The snow at the rabbit patch, lingers and will for at least a few days more. Like everywhere else, it is cold here. This is not the “holiday”, as those of the past. The affair of a snow, is usually a short lived one, here. We have a day of snow which promptly melts within a day or so. We have a day off, and there is just enough hours of it, for children to toss snowballs or build a snowman-and have snow cream. The next day, we all go along our merry way for it is back to work and school. This time, is no ordinary holiday. . .and I am now using the term “holiday” loosely. The country landscape is full of sparkle and shine. . .but we are not building snowmen . The wind makes it unbearable and especially without the proper attire.
The wood heater was cold, this morning. I needed to clean out the ashes, which I dreaded. Gathering wood on this morning, was not for the faint of heart. It was less than 20 degrees when I went out, and that does not include the factor of wind. I was thankful that the snow was soft and not icy. You can believe that I collected the wood in record time , by sheer will. Once, I had a fire going, I removed my boots and gloves, neither waterproof, to dry. I had to check the water pump as I had awaken with a picture that flashed in my mind, of the light in the pump house. The light provides enough heat to keep the motor from freezing. It is of great importance and the task could not be neglected. I am old enough now, that I do not discount “flashing pictures” and so I prepared to go back out, with almost dry boots, and slightly scorched gloves. It was a good thing, for as it turns out -the light was out.
Tomorrow, the highest we can expect is eleven degrees. I have never experienced such low temperatures for an extended period of time. I remember one year, the temperature on Christmas eve, dropped to zero. The children got a pony that year. I remember a year that February was cold every day. Another time, a few years back, we had a day or two of air cold enough to freeze pipes, so we have had “cold spells”, but I do not ever remember such conditions to tarry, as these do. I had no idea, as I waited with such joyful anticipation for snow, that it would come to this.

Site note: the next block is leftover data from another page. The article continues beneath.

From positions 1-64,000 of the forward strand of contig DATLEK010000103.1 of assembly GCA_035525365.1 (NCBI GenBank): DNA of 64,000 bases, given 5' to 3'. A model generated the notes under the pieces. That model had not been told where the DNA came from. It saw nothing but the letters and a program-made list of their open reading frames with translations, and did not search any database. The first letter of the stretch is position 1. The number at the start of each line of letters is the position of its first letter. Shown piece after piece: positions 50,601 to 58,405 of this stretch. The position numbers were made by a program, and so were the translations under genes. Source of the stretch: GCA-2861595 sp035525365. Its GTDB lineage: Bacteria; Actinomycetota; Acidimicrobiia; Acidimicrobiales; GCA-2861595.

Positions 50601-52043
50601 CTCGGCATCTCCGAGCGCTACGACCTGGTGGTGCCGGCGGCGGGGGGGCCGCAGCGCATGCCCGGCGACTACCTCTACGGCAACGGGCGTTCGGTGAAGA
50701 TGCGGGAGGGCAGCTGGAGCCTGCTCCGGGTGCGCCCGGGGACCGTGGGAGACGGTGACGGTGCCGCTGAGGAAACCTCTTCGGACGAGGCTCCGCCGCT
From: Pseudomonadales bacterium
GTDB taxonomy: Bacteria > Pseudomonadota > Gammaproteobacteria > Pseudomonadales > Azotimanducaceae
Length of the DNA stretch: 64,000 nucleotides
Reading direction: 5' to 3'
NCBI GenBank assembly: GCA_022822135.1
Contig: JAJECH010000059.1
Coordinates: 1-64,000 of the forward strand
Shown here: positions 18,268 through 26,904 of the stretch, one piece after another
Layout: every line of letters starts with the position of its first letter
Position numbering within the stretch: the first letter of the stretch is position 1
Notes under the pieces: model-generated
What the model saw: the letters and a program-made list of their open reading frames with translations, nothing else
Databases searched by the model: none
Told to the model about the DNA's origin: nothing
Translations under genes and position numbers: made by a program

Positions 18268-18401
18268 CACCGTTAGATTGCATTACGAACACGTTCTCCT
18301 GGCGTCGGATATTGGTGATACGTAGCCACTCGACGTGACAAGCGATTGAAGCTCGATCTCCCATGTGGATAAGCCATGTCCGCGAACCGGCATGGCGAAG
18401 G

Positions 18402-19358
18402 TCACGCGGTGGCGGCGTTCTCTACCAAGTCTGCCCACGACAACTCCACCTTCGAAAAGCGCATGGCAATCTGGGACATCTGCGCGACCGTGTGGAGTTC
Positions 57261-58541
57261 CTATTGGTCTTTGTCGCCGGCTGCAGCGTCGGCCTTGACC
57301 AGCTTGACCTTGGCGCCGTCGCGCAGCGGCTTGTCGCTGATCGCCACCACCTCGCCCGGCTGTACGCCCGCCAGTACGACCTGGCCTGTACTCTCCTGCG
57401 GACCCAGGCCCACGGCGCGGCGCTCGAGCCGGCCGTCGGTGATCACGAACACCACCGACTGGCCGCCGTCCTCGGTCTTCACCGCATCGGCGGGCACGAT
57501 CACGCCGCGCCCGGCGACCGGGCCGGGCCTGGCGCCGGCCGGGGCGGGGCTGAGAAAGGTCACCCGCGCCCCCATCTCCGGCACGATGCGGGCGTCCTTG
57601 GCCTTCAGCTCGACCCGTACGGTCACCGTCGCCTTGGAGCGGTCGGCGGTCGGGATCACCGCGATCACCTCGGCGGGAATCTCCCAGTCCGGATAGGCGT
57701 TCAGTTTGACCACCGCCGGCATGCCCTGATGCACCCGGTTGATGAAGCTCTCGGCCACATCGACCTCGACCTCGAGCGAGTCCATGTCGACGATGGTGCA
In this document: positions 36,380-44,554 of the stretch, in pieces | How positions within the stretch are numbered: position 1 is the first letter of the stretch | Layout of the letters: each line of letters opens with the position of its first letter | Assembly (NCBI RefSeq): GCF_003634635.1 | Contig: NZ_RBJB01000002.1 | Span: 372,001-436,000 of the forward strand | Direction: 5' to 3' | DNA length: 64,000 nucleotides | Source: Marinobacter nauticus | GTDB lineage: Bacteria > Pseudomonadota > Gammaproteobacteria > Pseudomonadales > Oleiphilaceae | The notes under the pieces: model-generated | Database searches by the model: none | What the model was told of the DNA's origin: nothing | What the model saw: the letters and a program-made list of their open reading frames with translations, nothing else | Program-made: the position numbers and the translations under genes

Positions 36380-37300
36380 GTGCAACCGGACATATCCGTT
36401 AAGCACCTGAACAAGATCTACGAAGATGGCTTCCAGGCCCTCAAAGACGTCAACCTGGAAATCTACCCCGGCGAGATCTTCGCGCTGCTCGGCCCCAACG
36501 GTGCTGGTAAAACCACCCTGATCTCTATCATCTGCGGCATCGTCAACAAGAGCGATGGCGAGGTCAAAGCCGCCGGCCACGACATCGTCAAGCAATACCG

Saturday, the “coldest evening of this year . . .or any year, thus far”
I woke before the early service. The farmhouse was so cold, you could see your breath. The heater, by my bed was off. It was a new heater and so I read the service manual and read that the filter had to be cleaned. While I worked, I listened to the news which confirmed my suspicion that this was the coldest, it has ever been at the rabbit patch. It will be Monday, before it starts to thaw and I have no idea what the aftermath will look like. Currently, the only source of water is in the bathroom.
It was ten am, before I had the heater up and running-and a good fire in the wood heater. I am so thankful, we have kept power. To improve my spirit, I remembered the moonlight casting its’ glow on the snow. How beautiful to see snow in moonlight. I thought of children who had never seen snow-and those children that had only vague memories, to rely on. I was glad for warm socks and soft blankets. The kitchen is well stocked -and so is the pantry. . .and this is a temporary condition, after all. I also watched a documentary about a person injured on a hike and so was forced to spend several days in frigid weather. That cured me of any gloom , I might have been conjuring up.
Tonight, is forecasted to be another record breaker-colder than last night. It is early evening, and I am already in the warmest attire I have and under several blankets. Cash and Christopher Robin are tucked in, too. All of Farm Life is silent. It has been for days. Only a handful of vehicles have braved the elements and traveled the still hidden road.
I suppose, we will all talk about this winter storm for years to come. We will remember the unfamiliar temperatures and frozen water lines. . .and I will remember those things too-but I will also remember the color of snow at sunset. . .and the shine of it, in early morning light. I want to remember collecting wood in the stark, still winter night . . . and eating snow cream. I must not forget, to love the coldest evening of the year, too.